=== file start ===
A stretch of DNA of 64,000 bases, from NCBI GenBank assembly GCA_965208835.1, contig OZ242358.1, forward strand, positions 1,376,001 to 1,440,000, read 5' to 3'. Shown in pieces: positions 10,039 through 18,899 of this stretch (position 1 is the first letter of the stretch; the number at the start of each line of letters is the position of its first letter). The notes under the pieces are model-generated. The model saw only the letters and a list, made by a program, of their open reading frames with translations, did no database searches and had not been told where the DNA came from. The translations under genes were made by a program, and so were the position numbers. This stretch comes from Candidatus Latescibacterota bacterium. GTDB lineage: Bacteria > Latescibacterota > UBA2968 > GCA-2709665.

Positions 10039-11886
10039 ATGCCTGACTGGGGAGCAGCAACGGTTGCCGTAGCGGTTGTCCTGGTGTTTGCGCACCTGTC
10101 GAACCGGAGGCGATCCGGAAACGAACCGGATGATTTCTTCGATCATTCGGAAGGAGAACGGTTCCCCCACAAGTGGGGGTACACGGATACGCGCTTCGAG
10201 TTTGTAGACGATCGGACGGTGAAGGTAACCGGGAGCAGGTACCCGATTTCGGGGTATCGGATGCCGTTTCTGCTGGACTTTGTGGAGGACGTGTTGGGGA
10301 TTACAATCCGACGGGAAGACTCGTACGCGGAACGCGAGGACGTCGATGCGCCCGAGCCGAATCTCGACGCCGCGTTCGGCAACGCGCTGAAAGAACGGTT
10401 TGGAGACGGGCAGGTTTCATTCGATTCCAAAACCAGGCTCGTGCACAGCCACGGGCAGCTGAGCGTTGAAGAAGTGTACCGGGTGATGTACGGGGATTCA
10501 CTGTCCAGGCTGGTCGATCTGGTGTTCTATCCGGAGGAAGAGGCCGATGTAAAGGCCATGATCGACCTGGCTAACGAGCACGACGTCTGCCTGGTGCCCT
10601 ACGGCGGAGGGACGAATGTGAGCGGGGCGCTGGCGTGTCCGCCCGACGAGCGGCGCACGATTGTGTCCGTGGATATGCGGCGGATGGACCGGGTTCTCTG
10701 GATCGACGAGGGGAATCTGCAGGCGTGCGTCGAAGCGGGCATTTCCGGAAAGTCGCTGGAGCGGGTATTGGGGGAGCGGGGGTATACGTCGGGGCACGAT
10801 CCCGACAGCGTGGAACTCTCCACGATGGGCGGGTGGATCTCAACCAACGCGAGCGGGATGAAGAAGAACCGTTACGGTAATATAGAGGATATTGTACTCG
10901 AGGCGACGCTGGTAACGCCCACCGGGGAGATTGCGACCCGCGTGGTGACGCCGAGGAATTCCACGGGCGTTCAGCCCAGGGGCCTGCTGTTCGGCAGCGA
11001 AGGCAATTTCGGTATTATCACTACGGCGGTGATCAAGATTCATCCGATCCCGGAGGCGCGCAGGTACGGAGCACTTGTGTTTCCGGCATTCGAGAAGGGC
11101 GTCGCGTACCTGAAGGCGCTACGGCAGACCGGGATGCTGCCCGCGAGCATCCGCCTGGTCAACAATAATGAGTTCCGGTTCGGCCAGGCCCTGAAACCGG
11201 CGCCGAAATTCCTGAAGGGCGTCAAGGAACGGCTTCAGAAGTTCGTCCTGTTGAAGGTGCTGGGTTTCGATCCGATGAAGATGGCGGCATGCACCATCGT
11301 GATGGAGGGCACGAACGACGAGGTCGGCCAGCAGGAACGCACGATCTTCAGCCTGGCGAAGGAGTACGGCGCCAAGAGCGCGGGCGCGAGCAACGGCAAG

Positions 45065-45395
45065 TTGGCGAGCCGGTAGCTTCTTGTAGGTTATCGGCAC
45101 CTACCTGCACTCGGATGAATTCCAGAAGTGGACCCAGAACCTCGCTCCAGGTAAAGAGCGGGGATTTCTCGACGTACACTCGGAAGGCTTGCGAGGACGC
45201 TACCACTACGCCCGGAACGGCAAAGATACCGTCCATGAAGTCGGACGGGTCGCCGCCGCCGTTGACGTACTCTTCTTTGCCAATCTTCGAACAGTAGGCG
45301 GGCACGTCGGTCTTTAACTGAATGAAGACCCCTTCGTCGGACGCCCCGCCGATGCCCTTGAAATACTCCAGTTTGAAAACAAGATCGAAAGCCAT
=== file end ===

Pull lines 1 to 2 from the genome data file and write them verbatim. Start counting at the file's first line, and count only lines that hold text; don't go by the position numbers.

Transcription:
A stretch of DNA of 64,000 bases, from NCBI GenBank assembly GCA_965208835.1, contig OZ242358.1, forward strand, positions 1,376,001 to 1,440,000, read 5' to 3'. Shown in pieces: positions 10,039 through 18,899 of this stretch (position 1 is the first letter of the stretch; the number at the start of each line of letters is the position of its first letter). The notes under the pieces are model-generated. The model saw only the letters and a list, made by a program, of their open reading frames with translations, did no database searches and had not been told where the DNA came from. The translations under genes were made by a program, and so were the position numbers. This stretch comes from Candidatus Latescibacterota bacterium. GTDB lineage: Bacteria > Latescibacterota > UBA2968 > GCA-2709665.

Positions 10039-11886